She twirled her pencil thoughtfully, brought it closer to hover over the paper then, in a furious spurt, began scrawling letters in her Daddy’s slap-dash handwriting across the lines I’d drawn for her graphic organization chart. We’ve been working on descriptive writing, and this section focused on describing a place. She’d listed several and I wondered which one made the final cut.
I peered over her shoulder and caught my breath.
Orange Beach, Alabama.
Around the edge of the page, she’d written possible titles, introductions, and concluding sentences. I felt tears in my throat as I skimmed the words.
“My first trip to Orange Beach was fun!”
“I had a really good time there.”
“I have tons of amazing memories.”
What she didn’t write were the words bleeding from the jagged cracks in my heart:
“It was the last vacation we took before Daddy died.”
We both thought it, though. That vacation has been on our mind this week, because it was exactly one year ago that we were at the condo in Orange Beach, and my little Bear saw the ocean for the first time. Everything about the beach, the sand, the water, the waves…she was in sensory heaven. I will never forget watching her, Kevin breathing heavily at my side, the trek down the boardwalk taxing his dwindling strength, as she stood at the ocean’s edge. Just stood there, arms stretched wide, frozen in wonder and delight. Soon, her hands fluttered wildly to the beat of the pounding surf and she couldn’t resist. One foot slid in the water, followed by the other and soon she was knee-deep in the white-capped waves that pushed to the shore, abandoning herself to pure, childlike joy.
I watched her dance in the surf for a moment, then turned and smiled at Kev. He grinned and said wryly, “I think she likes it.” He squeezed my hand and turned back to watch her, but the smile fell from his eyes, replaced by a shuttered look.
I thought he was tired from the day’s long drive, so I pecked his cheek and said, “Let me go grab her and we’ll head back upstairs for a while.” I thought he’d just wait on the boardwalk while I crossed the sand and fished our mermaid out of the ocean.
And he did wait for us. But while I was pulling her from the water’s edge, he snapped a photo on his phone. A photo he never told me about and I didn’t find until six weeks after he died.
I wonder what he was thinking as he stood there, alone on the weather-beaten boardwalk in the fading light. Did he feel like he was fading from this life? Did he feel beaten down by cancer and the chemo and the aching tiredness of fighting? Did he see his two girls standing together, alone at the edge of the ocean, and know that soon it would be just his two girls standing together, alone at the edge of his grave?
I don’t know.
My girl isn’t wrong. That week at the beach? We do have so many amazing memories. She built sand castles and played games dancing and darting around in the surf. I buried her legs in the sand and fashioned the mound into a mermaid’s tail. We sculpted a sea turtle on the beach and she trudged back and forth to fetch water in her bucket to make the sand wet enough to mold. We spent a stormy afternoon at a massive tourist trap of a gift shop, Kev hanging out in a beach chair, carefully guarding each “treasure” she wanted to purchase with her souvenir money, but holding firm (although laughing) when she begged for a hermit crab. When the sun went down and the ocean air cooled, we fixed supper in the cozy condo and watched the lights twinkle across the bay. We played card games and sorted sea shells and it was just the three of us in a place where no one knew our name, but it didn’t matter because we were together. And the three of us together – that was always enough.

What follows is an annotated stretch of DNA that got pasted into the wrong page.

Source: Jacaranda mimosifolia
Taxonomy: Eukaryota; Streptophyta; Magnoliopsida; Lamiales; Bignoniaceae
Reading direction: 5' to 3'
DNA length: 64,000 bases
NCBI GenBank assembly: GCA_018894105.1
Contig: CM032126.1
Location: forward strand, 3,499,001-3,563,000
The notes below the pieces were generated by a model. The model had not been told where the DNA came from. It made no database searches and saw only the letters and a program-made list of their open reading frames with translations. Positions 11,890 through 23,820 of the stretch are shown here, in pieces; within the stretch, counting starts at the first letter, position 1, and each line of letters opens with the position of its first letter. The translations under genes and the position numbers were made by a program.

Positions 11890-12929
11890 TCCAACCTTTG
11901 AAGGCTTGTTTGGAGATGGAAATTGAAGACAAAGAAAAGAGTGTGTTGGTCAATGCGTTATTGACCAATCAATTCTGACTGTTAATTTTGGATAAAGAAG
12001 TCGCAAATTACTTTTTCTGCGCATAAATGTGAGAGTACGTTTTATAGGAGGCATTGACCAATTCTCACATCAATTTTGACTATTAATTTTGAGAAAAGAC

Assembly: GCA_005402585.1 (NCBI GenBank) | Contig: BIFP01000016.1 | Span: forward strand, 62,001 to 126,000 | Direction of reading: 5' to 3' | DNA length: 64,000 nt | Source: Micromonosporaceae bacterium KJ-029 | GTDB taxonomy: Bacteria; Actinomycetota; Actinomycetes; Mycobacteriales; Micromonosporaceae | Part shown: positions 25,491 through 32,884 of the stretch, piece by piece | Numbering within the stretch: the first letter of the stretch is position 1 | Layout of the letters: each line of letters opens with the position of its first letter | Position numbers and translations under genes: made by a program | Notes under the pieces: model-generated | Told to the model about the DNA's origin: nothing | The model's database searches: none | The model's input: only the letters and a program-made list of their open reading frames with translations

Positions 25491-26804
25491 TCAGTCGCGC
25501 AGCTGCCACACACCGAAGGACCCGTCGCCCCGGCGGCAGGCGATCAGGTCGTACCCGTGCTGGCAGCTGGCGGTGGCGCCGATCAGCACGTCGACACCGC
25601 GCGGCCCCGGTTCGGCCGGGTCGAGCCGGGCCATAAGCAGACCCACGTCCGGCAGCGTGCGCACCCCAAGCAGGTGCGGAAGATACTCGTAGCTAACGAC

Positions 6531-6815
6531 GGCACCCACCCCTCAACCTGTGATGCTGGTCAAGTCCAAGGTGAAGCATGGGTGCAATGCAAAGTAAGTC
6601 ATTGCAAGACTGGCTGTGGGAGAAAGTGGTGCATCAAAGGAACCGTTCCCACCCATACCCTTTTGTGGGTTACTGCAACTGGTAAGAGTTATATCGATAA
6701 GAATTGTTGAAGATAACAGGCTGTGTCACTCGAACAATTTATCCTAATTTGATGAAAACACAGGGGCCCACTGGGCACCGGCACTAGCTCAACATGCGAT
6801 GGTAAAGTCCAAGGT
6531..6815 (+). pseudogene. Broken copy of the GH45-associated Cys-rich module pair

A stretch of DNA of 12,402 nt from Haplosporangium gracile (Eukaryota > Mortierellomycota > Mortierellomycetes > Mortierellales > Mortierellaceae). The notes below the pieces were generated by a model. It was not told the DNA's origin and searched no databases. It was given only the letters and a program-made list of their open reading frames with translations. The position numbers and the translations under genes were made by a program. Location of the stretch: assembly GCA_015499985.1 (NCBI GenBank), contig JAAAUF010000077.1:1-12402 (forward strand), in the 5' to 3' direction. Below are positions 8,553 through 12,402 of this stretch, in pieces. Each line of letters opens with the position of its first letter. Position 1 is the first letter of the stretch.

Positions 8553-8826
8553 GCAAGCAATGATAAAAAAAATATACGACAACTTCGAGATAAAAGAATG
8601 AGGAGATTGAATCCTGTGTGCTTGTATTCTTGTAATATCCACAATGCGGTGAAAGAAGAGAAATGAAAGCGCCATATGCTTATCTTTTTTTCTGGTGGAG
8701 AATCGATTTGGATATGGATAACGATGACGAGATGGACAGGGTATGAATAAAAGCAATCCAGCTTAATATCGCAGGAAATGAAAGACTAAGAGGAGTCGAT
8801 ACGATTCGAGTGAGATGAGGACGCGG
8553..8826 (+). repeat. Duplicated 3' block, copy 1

We didn’t know that was our last vacation together. Exactly one month after we returned home, Kevin died.
The weeks that followed were a blur and I cried myself to sleep each night and woke up each morning, hand stretching across the empty bed, hoping to brush against his broad back just one more time. Shattered, I longed for one more message from him, one more “I love you, Baby Doll” brushing from his lips against my ear.
And then one day, there it was. The photo. The stark loneliness of the image haunted me at first, but the more I stared at it, the more I saw love in it. Of all the wondrous things he could’ve captured in a photo that second– the fading stormy sunset, the crashing waves, the swaying beachgrass – he chose us. His girls. At a distance, out of reach – but not beyond his eyes. Not beyond his heart.
The melody of a hymn wove its way into my thoughts.
When peace like a river attendeth my way
When sorrows like sea billows roll
Whatever my lot, thou hast taught me to say
It is well, it is well with my soul
That photo was the one more “I love you, Baby Doll” I’d wanted from Kevin. I believe he watched us that day, sensing what was going to happen soon, and took the photo, knowing I’d find it, to show me he’s still watching us. Still looking at his two girls. Still loving us. We are always in his heart – no matter how far apart we are.
I smiled as she kept scrawling. Memory after memory of that Orange Beach vacation filled the lines of her chart, taking the shape of a story about that trip. It will always be bittersweet for me to remember that week, but she’s right. It was a great week, and we’ll always have amazing memories of that magical time.
It is well with my soul.